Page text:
MOBILE network providers are pushing for a new tariff increase barely a week after the National Incomes and Pricing Commission (NIPC) approved a 1 000% review on their charges.
Zimbabwe’s three mobile phone companies have since applied to the NIPC for a 2 900% increase that would push the tariffs from the current average of $4 million per minute to about $30 million per minute.
In the proposal the companies argue that this is the only rate that will allow them to remain viable.
Econet Wireless Holdings, NetOne and Telecel Zimbabwe executives said they made fresh applications to the Post and Telecommunications Authority of Zimbabwe (Potraz) and the National Incomes and Pricing Commission (NIPC) last week.
“We lodged another with Potraz. The issue of tariffs is an ongoing process with Potraz and NIPC,” said Econet chief executive Douglas Mboweni.
“In our view, tariffs should be no less than $30 million a minute if we are to survive.”
The current tariffs were derived from a Costing International Telecommunication UnionÂ model used by all three providers to calculate tariffs for February.
The model, which was recommended by Potraz, takes into consideration operational costs incurred including cost of traffic, network expansion and the exchange rate.
It also includes labour, return on investment, debt servicing and other balance sheet items.
Mboweni said they had filed their application last week, while Telecel MD Rex Chibesa said they hade made their application two weeks ago. NetOne MD Reward Kangai said they submitted their last application at the end of March.
“The current tariffs are from an application originally made in February but the final official letter was sent on March 14 2008 after the initial discussions,” Chibesa said.
Tariffs were increased by more than 1000% last Friday. A single minute call now costs between $3,1 million and $4,5 million.
Network providers also accused NIPC for delaying the approval of reviews.
Both Econet and Telecel said they had last week settled for less than what they had applied for in February.
NetOne was the only mobile phone that was granted what it had applied for.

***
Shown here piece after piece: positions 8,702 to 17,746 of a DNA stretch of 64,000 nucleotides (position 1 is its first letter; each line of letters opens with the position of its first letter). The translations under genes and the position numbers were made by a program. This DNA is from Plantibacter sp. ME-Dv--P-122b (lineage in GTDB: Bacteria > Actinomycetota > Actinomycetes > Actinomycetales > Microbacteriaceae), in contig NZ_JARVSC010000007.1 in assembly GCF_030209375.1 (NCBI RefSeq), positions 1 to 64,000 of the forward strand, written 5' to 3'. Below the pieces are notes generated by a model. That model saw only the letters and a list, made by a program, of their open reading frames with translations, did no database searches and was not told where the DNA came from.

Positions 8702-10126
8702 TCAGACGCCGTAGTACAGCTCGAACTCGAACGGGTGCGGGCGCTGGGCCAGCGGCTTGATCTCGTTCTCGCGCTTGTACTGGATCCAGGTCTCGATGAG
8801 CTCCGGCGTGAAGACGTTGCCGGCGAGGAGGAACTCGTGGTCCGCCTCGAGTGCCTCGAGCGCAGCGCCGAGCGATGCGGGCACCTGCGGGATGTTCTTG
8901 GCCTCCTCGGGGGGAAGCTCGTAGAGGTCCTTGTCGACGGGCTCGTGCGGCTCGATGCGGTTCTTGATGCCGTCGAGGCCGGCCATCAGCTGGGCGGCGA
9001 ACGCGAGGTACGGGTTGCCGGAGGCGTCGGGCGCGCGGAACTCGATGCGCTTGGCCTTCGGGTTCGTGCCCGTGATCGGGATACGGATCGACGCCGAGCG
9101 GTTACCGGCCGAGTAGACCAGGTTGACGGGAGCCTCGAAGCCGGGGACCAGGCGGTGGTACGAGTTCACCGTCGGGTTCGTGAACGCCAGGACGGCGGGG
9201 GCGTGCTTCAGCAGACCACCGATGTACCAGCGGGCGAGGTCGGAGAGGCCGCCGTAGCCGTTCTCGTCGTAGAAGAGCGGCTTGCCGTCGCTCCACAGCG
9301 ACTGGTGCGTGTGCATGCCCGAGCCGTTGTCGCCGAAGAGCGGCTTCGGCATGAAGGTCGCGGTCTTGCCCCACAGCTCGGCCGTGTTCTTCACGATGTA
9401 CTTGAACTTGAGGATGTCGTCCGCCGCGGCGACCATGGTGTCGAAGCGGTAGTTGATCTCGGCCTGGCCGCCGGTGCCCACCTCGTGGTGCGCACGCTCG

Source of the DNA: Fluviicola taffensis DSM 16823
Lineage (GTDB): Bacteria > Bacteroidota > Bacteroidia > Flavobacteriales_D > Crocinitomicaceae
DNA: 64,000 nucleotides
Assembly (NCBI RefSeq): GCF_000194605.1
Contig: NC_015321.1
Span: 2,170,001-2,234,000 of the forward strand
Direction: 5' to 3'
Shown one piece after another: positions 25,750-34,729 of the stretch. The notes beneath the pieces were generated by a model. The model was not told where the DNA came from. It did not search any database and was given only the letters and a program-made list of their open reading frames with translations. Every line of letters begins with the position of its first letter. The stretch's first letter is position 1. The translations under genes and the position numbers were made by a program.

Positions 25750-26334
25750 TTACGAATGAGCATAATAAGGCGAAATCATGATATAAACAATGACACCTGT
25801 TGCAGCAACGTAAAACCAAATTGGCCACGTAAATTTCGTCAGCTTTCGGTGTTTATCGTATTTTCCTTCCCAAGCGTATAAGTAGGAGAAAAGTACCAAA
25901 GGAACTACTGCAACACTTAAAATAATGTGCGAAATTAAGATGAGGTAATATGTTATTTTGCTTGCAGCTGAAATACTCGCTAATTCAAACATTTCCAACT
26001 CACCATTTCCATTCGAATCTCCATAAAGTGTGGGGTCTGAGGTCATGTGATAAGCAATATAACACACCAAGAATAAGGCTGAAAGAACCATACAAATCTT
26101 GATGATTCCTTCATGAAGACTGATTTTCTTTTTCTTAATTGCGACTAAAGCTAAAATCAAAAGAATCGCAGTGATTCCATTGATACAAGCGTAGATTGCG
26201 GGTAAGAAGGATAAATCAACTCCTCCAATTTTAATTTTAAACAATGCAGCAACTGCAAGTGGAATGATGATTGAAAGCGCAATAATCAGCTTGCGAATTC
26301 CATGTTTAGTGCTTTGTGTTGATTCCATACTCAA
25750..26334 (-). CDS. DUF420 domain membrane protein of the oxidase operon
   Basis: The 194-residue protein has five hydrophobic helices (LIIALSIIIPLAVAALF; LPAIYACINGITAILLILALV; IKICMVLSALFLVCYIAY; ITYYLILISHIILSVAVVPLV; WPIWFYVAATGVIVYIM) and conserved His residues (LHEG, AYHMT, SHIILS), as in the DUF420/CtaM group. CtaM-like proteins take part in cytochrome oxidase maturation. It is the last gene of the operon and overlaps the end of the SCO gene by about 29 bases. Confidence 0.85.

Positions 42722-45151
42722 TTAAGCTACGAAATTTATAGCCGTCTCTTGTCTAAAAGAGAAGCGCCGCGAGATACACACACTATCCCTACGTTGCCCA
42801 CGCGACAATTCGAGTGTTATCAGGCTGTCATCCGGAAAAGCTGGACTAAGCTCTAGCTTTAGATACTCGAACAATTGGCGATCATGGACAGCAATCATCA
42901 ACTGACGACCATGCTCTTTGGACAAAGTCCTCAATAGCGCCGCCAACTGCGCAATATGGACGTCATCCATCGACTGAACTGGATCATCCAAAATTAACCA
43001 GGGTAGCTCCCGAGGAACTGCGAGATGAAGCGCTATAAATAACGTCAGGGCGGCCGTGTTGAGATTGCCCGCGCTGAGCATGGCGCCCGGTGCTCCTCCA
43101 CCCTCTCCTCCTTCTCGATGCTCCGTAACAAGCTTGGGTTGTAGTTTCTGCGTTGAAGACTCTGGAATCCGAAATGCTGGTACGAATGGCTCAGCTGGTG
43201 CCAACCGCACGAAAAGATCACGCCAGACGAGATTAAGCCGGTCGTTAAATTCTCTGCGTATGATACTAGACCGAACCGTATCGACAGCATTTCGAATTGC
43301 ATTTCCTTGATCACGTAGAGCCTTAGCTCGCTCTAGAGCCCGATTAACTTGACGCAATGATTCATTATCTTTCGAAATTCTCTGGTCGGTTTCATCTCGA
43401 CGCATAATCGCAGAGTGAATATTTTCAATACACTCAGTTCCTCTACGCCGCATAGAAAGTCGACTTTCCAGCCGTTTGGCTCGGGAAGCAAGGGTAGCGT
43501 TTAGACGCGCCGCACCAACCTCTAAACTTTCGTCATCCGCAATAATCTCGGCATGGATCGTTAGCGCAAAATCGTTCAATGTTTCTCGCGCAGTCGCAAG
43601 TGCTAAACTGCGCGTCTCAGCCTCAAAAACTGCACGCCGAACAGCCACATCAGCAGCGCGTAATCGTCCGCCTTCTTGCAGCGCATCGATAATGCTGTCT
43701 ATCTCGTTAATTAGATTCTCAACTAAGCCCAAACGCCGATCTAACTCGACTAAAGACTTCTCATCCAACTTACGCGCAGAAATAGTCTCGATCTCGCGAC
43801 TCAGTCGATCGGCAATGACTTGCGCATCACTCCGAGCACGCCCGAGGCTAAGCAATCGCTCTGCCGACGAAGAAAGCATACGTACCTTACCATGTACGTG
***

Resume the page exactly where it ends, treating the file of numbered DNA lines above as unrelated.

“The charges were as per our submission to NIPC through the regulatory body – Potraz,” said Kangai.
Mboweni said Zimbabwe still had the cheapest mobile and fixed network calls in the region.
“When people say our tariffs are now expensive, they are not being honest with themselves,” Mboweni said.
“This is not a tariff increase; it is a tariff adjustment in line with inflation. We are worlds apart from the tariff that we had in 1998 and what we have now.”
He said there was need for a feasible tariff base to deal with congestion on the networks and help them remain viable.
“Econet, being a private company, has opted to invest in other sectors to stay afloat. That is because the current tariff regime is insufficient to sustain the organisation,” Mboweni said.
Econet holds a 60% stake in Mutare Bottling Company, 22% in African First Renaissance Ltd and 12% in Kingdom Meikles Africa Ltd.
Econet has also suspended expanding its subscriber base temporarily with Mboweni saying the tariffs were not enoughÂ for the company to increase subscribers from the current 650 000 to 800 000, the maximum number that their current equipment can carry.
“There has to be a correction in fundamentals affecting the telecommunications sector. We would like to expand more but we have to be supported by realistic tariffs,” he said.
Key projects that have suffered because of this include the marketing of Econet SIM cards in South Africa – a project that had been a cash-cow in foreign currency terms.